A Review of Recent Carnosine Studies

Table of Contents

A Review of Recent Carnosine Studies

Table of Contents

Carnosine was discovered more than 100 years ago in Ukraine at Charkow University by Gulewitsch and Amiradžibi while they were analyzing a meat extract (Gulewitsch and Amiradžibi, 1900), [1] and it continues to capture the attention of both scientists and the sporting community today.

The U.S., Belgium, and Italy are leading the research on carnosine. These studies, sponsored primarily by academic institutions, are characterized by less commercial bias and provide scientific openness and transparency. That being said, let’s take a closer look at the research methods used and the results of the most recent studies.

The methodology behind carnosine clinical trials

Double-blind placebo-controlled trials, widely recognized as a robust method for generating unbiased evidence, have been the foundation upon which research into the effectiveness of carnosine supplementation has been conducted. With a publication rate of 71%, these studies are a testament to the growing body of evidence supporting the numerous health benefits of carnosine.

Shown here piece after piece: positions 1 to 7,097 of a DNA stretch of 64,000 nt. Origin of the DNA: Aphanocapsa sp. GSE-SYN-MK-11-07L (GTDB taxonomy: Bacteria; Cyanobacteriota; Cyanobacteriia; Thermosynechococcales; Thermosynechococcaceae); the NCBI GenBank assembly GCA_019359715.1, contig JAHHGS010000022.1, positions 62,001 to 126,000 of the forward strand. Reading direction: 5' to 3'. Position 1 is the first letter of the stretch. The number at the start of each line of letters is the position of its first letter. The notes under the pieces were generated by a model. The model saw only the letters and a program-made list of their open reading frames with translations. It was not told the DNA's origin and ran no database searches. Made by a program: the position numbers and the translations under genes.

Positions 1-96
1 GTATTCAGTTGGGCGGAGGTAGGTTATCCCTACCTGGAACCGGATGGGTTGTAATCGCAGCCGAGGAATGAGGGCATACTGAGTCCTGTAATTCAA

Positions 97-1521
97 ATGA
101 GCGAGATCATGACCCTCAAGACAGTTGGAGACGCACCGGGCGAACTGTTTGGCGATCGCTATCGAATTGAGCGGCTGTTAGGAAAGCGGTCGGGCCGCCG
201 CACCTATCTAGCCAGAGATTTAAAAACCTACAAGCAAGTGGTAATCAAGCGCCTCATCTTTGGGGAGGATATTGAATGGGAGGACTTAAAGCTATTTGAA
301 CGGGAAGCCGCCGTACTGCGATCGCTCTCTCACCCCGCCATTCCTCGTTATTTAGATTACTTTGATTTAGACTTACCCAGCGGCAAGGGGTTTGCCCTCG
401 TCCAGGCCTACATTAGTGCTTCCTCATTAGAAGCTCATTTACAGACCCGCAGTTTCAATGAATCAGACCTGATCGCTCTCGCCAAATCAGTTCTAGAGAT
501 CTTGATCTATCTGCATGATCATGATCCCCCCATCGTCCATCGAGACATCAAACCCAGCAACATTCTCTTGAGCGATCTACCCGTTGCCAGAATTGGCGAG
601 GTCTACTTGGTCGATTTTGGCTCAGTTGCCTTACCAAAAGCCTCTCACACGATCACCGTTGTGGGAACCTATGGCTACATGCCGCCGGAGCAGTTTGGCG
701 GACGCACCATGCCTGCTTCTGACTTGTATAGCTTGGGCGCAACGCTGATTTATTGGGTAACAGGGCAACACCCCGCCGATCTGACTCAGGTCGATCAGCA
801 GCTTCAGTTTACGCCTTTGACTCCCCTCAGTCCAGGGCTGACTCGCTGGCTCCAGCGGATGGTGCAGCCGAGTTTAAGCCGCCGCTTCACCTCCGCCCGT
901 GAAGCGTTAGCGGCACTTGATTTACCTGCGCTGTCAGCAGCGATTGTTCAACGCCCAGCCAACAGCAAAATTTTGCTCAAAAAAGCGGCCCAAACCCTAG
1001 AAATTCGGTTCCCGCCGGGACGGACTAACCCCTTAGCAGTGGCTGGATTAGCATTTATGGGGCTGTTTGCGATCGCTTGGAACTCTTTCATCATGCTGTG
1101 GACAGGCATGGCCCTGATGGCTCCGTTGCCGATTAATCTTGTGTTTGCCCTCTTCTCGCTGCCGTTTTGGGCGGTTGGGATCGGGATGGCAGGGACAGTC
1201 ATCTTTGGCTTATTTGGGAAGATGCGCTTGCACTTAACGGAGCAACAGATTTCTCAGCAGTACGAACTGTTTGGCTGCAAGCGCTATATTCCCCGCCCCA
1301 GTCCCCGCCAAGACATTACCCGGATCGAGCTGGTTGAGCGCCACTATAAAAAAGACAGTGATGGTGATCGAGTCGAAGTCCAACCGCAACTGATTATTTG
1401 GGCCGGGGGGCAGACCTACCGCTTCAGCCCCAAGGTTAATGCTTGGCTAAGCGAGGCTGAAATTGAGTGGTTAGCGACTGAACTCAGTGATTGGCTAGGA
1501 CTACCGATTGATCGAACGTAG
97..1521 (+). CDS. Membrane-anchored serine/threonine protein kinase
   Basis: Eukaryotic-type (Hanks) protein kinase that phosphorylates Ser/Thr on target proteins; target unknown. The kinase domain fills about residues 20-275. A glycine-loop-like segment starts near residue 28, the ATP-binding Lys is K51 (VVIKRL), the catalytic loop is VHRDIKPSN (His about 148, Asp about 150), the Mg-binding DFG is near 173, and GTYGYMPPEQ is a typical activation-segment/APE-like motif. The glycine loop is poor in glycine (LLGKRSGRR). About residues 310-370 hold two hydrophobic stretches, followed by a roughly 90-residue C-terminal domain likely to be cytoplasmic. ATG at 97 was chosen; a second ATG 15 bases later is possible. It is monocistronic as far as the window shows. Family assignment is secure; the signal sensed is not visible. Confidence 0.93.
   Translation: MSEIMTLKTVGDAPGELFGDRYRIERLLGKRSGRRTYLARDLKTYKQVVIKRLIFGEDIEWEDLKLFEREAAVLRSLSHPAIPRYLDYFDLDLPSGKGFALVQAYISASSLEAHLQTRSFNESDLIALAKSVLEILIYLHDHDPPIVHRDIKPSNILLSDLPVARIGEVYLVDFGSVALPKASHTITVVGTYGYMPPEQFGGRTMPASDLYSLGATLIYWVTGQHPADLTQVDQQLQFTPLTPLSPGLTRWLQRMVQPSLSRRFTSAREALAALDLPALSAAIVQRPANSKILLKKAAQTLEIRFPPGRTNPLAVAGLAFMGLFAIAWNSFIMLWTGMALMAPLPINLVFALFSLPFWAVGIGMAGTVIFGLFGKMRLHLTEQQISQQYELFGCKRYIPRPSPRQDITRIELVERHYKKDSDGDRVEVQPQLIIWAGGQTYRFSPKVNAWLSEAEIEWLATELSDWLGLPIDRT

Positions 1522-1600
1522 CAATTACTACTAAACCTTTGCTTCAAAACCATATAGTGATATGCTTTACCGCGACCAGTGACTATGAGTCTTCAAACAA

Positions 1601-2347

Registering carnosine trials is important for transparency and adherence to ethical research standards. This commitment to ethical scientific practices allows researchers and product developers the certainty that their work is based on solid, reliable and scientifically accepted practices. Researchers have been instrumental in reviewing carnosine and beta-alanine supplementation studies, with many of these studies being published under the DOI 10.1007, while some others can be found under the DOI 10.1016.

The following databases have published several papers on carnosine and beta alanine supplementation and it is from these sources that we draw the latest research.

  • PubMed
  • the National Library of Medicine
  • NCBI database
  • Google Scholar

Latest research on exercise performance and muscle recovery

Woman athlete running in water.

Image courtesy of Canva/Getty Images

Several studies have investigated the concentration of carnosine in the skeletal muscle of performance athletes in recent years. Carnosine in human muscle generally ranges between 5-10 mM wet weight or 15-40 mmol/kg dry weight. [2] The purpose of the studies was to confirm whether an increased presence of carnosine helped athletes perform better. A summary of the latest findings follows.

Exercise performance